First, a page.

living with the helpless

Living with the Helpless

My first introduction to Joe* was on a Wednesday night.

I was tired, overwhelmed, and somewhat unprepared for the gentleman’s greeting. Joe was wasted, could hardly stand, and had problems with his words. He was, however, very good at saying hello. He greeted me by telling me about my provenance (on my mother’s side), and it went South from there.

He made it clear I was not welcome into his room with many choice expletives, and I quickly learned a new dictionary of swear words in minutes. The night supervisor eventually decided that I could sleep downstairs for the night, and we’d sort things out in the morning when Joe had sobered up.

Come morning, Joe was sober and willing to listen to reason, especially now that the social worker had arrived. Joe was more amenable, and I moved into his room, where I discovered Bill*, a very short Afrikaans speaker who spoke at 1000 words  per second in a gravelly basso profundo. I didn’t know what he said, but it sounded welcoming. (I never properly understood what Bill said during all my time in the house with him.)

After putting my stuff down, I went immediately to breakfast, which was pap (maizemeal). I would get used to pap, as it was all we had for breakfast the entire time I was at the house. It’s impressive that pap can be cooked to suit any occasion in many ways. I got to like it, especially when introduced to all the additional ingredients that can be added to jazz it up. After breakfast, the guys did their mandatory chores at light speed. I was astonished at their ability to do an excellent job at cleaning the house in record time. It was like watching the house Olympics.

I was then introduced to my “team,” a group of street people who lived at the house and worked for a stipend. Our job was to sweep the streets and clean up the drains, an utterly dull and backbreaking activity. We did this for 8 hours daily, with a half-hour lunch break. Slavery had taken on new meaning. I was amazed at the fitness of the guys (and women) as they swept.

The heat was astounding; some wore jerseys and jackets throughout the day! Lunch consisted of plain bread/bread and butter/bread and jam/bread and peanut butter/bread and polony, depending on what was available from the pantry and the time of the month. I highly recommend peanut butter and jam (jelly) for starving workers! Any jam will do – it’s the sweetness that counts.

Work finished at 3:30 pm, and the house opened at 4:00 pm. The team would put their tools away and either go into the house or go “skarrelling” (hustling), basically looking for things they could sell and make some money for alcohol and/or drugs. This was a thriving business, and often they would make enough money to get very drunk or high.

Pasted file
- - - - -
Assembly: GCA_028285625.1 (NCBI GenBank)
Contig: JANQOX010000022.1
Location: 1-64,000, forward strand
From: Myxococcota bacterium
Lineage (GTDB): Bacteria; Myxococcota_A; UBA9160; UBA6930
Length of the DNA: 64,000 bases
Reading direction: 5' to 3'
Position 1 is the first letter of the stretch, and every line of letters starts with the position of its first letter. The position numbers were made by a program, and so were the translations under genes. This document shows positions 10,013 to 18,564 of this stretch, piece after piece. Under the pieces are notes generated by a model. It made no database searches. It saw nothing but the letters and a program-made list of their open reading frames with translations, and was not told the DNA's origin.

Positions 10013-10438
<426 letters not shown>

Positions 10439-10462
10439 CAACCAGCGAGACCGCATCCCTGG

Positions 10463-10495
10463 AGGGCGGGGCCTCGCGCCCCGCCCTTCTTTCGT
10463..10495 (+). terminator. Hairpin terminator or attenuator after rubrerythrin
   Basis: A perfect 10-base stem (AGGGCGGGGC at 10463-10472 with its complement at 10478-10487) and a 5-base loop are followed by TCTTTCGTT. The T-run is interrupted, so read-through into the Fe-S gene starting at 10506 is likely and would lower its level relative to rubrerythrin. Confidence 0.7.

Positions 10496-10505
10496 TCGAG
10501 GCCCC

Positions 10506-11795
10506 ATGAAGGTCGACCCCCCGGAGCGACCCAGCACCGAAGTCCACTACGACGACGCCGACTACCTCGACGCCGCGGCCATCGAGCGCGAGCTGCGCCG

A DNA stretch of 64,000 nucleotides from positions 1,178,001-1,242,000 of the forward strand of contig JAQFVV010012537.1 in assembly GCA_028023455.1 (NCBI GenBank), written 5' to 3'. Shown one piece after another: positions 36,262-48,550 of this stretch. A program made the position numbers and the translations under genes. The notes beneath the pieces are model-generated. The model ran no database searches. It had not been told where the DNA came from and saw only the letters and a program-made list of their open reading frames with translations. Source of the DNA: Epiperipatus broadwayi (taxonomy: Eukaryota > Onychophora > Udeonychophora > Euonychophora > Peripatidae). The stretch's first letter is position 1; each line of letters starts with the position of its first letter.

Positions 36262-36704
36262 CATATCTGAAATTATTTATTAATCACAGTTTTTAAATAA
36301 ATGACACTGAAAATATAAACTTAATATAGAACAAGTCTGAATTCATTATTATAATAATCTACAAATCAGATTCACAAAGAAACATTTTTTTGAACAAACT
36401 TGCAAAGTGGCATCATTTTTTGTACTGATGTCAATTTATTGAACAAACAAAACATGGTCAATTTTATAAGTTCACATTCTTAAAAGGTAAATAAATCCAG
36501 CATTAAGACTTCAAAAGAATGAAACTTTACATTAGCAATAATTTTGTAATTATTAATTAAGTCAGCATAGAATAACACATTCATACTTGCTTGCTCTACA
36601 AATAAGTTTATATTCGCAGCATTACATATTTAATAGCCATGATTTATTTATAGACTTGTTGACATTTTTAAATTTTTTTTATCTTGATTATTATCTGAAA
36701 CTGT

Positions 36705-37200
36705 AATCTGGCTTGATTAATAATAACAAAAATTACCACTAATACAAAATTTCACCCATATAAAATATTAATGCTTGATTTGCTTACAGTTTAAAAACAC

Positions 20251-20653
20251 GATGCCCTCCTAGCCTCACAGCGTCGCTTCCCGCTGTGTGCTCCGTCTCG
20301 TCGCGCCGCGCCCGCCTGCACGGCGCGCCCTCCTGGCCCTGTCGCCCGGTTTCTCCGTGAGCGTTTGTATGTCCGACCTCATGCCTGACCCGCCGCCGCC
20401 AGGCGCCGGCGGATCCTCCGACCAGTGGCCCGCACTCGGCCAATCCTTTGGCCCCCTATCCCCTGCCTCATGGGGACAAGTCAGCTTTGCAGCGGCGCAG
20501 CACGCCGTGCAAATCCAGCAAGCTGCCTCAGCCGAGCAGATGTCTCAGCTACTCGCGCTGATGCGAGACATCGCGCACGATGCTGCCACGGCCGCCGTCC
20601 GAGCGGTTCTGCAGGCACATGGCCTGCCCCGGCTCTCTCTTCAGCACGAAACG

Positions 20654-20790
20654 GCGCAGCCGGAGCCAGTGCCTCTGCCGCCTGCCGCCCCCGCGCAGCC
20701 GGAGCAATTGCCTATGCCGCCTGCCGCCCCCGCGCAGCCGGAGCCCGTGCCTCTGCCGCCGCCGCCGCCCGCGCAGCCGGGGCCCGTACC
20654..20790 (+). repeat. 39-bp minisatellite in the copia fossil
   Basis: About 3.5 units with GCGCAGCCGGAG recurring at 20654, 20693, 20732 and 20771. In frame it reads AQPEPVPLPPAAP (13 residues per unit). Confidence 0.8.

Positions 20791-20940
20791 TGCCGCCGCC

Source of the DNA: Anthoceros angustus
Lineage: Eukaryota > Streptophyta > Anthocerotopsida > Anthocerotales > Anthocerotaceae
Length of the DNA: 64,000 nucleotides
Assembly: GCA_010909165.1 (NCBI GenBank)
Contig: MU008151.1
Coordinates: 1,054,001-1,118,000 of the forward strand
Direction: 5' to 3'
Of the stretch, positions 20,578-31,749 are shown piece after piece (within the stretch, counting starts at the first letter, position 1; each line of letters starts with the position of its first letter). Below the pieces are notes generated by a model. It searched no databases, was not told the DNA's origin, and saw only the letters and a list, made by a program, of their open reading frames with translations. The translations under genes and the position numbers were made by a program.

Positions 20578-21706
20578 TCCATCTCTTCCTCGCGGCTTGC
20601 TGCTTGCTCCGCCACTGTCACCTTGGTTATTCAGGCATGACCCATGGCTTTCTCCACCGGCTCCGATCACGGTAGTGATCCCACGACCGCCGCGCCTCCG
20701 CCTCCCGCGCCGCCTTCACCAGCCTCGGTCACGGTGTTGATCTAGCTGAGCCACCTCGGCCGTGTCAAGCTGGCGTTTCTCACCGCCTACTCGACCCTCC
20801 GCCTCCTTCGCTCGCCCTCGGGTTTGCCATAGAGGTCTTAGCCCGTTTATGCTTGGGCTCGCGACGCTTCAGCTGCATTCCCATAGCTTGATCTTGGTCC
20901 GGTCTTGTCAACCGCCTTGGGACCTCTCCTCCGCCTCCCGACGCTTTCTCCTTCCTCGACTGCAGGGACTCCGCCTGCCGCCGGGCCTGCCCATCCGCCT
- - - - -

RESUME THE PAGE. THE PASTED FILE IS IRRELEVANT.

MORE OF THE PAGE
By 6:30 pm, everyone had to be in the house for supper. Eating with very drunk and high people was an experience. Food occasionally made it into their mouths, but most of the time was spent arguing and negotiating for someone else’s supper. All this was conducted at high volume. I watched in awe.

After supper, people went to their rooms or sat down to watch TV. As usual, there was a fight about what movie to watch, and usually, the loudest group won. The movie would have a running commentary about what happened in English, Xhosa, and Afrikaans. Bill was a particularly stupid man, and the plot had to be constantly explained to him, especially if the film consisted of dialogue instead of action (he understood the action and enjoyed the fight scenes – no brain activity required).

Around 9:00 pm, people would start heading for bed, with the diehards watching movies until late into the night. Going to bed was interesting, particularly if one of your roommates was severely drunk. Watching him take off his clothes and get into bed (especially the top bunk) in deliberate slow-motion, accompanied by every curse under the sun, was entertaining and an amusing end to the day. During the night, people would smoke and drink (highly against the house rules), and the lights would be switched on and off as new supplies were required. Sometimes, it was like a disco, especially on weekends.

Their ability to drink like the proverbial fish and still get up in the morning ready for work was incredible, and I put it down to many years of having alcohol for food every day. I grew to like these misfits, with their outrageous ways and manners. Their thinking was simplistic but direct and to the point (even if it was the wrong point), and they would defend their position to the very end by arguing or fists. I learned a lot from them despite my initial misgivings.

The one thing they needed most was love, and it was not there to be found.

*Names have been changed.